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Is Equine Therapy Effective In Teen Treatment?


teenage girl with horse for equine therapy

While adolescents often appear physically mature, the prefrontal cortex (the area of the brain that is involved with impulse control, organizational planning, and decision making) does not fully develop until age twenty-five; meaning teens instinctively react emotionally to external stimuli, as they must rely on their amygdala (the area of the brain that is involved in processing emotions, memories, and motivation). Adolescence is an incredibly challenging time in a young person’s life, as it is typically filled with immense physiological growth, surging hormones, and a newfound desire for autonomy. Having to rely on outdated coping mechanisms to navigate the trials and tribulations of adolescence can be highly ineffective. Every teenager is unique, and each will require a customized treatment plan to ensure all nuanced needs are met. The different treatment modalities that could be integrated into one’s treatment plan may include a combination of talk therapy, cognitive behavioral therapy (CBT), expressive arts therapy, animal-assisted therapy, dialectical behavior therapy (DBT), and more. Not all psychotherapy methods resonate with every person, which is why there are a variety of therapeutic modalities used in mental health treatments.

What Is Equine Therapy?

Equine assisted therapy (EAP) also referred to as equine therapy, is an alternative form of psychotherapy. The National Army Museum explains that the therapeutic benefits of horses were first recognized in Europe in 1875. Slowly the relationship between horses helping physically disabled individuals became evident in North America. Though EAP was originally used to primarily help individuals recover from traumatic injuries, it is currently recognized as an effective treatment method that is used to treat a wide variety of mental health ailments. Equine therapy has become a worldwide practice. EAP falls under a category known as Animal-Assisted Therapy. Psychology Today explains that animal-assisted therapy “incorporates animals…into the treatment plans [and] is used to enhance and compliment the benefits of traditional therapy.” Equine therapy provides a teenager with the opportunity to work through some of the psychological and emotional issues that he or she may not otherwise be able to tackle in a traditional therapy setting.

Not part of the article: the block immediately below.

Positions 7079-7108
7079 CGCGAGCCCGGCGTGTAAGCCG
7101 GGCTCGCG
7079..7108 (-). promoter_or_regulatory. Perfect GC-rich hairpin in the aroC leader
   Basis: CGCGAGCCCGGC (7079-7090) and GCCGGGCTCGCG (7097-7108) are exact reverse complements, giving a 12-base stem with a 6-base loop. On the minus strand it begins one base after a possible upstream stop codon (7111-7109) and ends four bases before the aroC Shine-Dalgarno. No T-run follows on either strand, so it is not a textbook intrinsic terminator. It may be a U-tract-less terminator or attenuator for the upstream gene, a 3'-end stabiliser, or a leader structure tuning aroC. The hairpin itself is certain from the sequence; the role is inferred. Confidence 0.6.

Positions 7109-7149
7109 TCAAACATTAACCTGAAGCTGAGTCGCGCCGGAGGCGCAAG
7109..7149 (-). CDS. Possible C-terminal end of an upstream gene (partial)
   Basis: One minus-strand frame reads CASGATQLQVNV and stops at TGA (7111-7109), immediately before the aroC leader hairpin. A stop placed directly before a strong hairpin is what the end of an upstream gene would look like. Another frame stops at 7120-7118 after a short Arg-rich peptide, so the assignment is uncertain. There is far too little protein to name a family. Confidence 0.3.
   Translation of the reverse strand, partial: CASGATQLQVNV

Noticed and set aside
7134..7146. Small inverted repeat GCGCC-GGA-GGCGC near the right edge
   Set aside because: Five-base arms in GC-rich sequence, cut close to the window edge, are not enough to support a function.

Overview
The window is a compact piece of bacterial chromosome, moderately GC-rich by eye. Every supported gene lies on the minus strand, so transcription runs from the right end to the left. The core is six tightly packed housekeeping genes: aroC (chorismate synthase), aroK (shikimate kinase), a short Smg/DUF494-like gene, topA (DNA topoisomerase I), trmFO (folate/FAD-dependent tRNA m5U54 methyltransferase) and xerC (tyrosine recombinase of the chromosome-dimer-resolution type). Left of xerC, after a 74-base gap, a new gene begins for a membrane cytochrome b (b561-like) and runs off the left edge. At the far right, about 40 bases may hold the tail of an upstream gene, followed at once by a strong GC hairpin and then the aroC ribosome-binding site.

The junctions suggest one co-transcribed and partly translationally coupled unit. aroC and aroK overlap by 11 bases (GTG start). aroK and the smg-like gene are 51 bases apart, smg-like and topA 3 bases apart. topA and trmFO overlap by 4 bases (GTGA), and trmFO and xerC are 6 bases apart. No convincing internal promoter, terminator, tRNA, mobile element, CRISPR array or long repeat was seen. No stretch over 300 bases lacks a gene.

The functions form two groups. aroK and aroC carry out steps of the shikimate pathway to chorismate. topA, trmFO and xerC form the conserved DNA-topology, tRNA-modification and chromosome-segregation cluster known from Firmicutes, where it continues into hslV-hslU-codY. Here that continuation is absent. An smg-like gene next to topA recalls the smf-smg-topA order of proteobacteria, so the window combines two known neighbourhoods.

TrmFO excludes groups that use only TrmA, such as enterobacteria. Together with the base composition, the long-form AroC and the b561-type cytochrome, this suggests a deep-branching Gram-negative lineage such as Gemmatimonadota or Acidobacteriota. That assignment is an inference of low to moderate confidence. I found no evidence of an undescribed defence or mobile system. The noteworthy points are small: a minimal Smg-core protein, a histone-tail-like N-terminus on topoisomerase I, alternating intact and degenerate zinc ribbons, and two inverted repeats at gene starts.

How Does It Work?

To achieve optimal results and guaranteed safety it is essential for EAP to be facilitated under the supervision of a trained and licensed equine therapist. Equine therapy works by helping teenagers achieve emotional growth by using horses in an experiential fashion. Horses provide immediate feedback to interactions. Since horses can sense one’s feelings and respond accordingly, they can act as a mirror for a teen during sessions and often illuminate harbored feelings of which he or she may be unaware. The learning opportunities from the relationship with a horse are vast. Based on the horse’s feedback, a teenager can modify his or her interactions to accommodate for healthier communication. Yes, EAP can be affective in teen treatment. Equine therapy has the propensity to vastly help one’s recovery and provides a unique experience during one’s healing process. 

For Information and Support

Seeking help is never easy, but you are not alone! If you or someone you know needs mental health treatment, we strongly encourage you to reach out for help as quickly as possible. It is not uncommon for many mental health difficulties to impact a person for the long term. The earlier you seek support, the sooner you and your loved ones can return to happy, healthy, and fulfilling lives.

Our admissions team is available to answer any general questions regarding mental health issues, treatment, and/or specific questions about the program at Pacific Teen Treatment and how we might be able to help your family. We can be reached by phone 24/7 at 800-531-5769. You can also contact us via email at

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